Light switch that works with LED lights?


(Linda Thomas-Fowler) #1

I’m new to SmartThings and home automation but have had some early success in getting things working. I’d like to replace some of our light switches to work with SmartThings so they can be controlled either manually at the switch or via ST, but it looks like the GE switch that ST sells only works with incandescent lighting. If I’ve understood the issue it’s that this switch doesn’t have a neutral and so trickles a small amount of current to keep its electronics powered up and since the LED lights use so little power this doesn’t work well.

Can anyone recommend a light switch that does work with LED lights? Both for normal switches and for 3-way wiring? I’ve done some searching through the forum but haven’t found anything but people talking about the problem.

Thanks!


(Ron S) #2

Which GE switch do you use? I use GE 45603 Z-Wave Technology Wireless Lighting Control Fluorescent Light & Appliance Module and it does work with LED along with their outdoor modules. I use some products from Aeon Labs too.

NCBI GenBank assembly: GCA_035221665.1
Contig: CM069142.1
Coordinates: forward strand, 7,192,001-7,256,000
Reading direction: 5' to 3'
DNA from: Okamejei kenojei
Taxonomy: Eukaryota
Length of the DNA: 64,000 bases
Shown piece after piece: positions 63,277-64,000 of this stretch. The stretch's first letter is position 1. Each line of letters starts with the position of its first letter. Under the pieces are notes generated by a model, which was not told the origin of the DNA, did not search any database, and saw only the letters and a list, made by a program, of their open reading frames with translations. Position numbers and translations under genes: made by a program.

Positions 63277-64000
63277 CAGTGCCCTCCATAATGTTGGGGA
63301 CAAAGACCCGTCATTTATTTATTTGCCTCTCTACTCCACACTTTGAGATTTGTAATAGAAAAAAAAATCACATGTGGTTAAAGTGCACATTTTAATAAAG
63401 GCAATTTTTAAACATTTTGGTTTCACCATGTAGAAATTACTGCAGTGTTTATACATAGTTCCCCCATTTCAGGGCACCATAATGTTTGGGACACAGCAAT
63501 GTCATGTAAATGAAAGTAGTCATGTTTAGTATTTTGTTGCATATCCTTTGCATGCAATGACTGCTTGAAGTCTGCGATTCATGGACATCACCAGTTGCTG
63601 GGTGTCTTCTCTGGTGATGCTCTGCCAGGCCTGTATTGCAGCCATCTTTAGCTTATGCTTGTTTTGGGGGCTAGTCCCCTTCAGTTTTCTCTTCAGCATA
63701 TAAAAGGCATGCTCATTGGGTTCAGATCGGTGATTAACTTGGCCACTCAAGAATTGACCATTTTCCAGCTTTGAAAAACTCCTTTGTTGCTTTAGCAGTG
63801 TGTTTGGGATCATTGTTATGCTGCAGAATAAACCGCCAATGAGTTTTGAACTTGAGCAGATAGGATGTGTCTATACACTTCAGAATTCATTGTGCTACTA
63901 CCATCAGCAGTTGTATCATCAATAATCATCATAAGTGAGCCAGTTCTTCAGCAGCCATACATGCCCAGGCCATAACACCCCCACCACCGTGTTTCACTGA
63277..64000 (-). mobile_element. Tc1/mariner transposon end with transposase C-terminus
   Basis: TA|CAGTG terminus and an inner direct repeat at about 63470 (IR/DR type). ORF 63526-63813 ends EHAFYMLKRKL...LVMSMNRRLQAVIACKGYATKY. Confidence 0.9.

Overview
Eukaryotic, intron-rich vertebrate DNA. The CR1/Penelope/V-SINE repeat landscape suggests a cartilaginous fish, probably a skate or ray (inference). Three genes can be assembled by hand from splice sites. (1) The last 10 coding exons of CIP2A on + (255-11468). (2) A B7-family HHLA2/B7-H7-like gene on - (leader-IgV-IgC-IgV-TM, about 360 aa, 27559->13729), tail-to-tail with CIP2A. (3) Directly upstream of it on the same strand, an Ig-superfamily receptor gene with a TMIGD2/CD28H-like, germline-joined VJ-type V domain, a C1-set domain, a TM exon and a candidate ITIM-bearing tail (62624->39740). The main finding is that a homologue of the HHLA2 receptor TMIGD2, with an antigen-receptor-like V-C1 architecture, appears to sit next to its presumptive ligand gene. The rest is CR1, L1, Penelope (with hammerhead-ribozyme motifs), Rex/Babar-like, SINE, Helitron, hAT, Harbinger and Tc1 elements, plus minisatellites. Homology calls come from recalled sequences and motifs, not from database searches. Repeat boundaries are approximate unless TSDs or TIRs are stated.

(Linda Thomas-Fowler) #3

Not currently using any switches. We have a few hue bulbs we are currently using but the cost for those compared to the cost for replacing switches has us interested in going that route (along with keeping conventional control from a physical switch).

I’ll take a look at the GE switch you mentioned. Thanks!


(Linda Thomas-Fowler) #4

That’s not the kind of switch I meant. I meant something like http://www.amazon.com/GE-Z-Wave-Wireless-Lighting-Control/dp/B006LQFHN2/ref=pd_bxgy_hi_img_z except that the linked switch needs at least 40W at the load which would kind of defeat the power savings of LED bulbs. :smile:


(Geko) #5

I use Linear dimmers with generic LED bulbs. They work like a charm.


(Ron S) #6

:slight_smile: I do it the old fashioned way… My formal & family living rooms and the dining are all hue’s and I use taps to control them manually (if at all) which we have mounted at convenient locations on the wall using double sided tape and keep one on our coffee table. As such we mostly drive it via ST activities & actions and have got pretty used to it.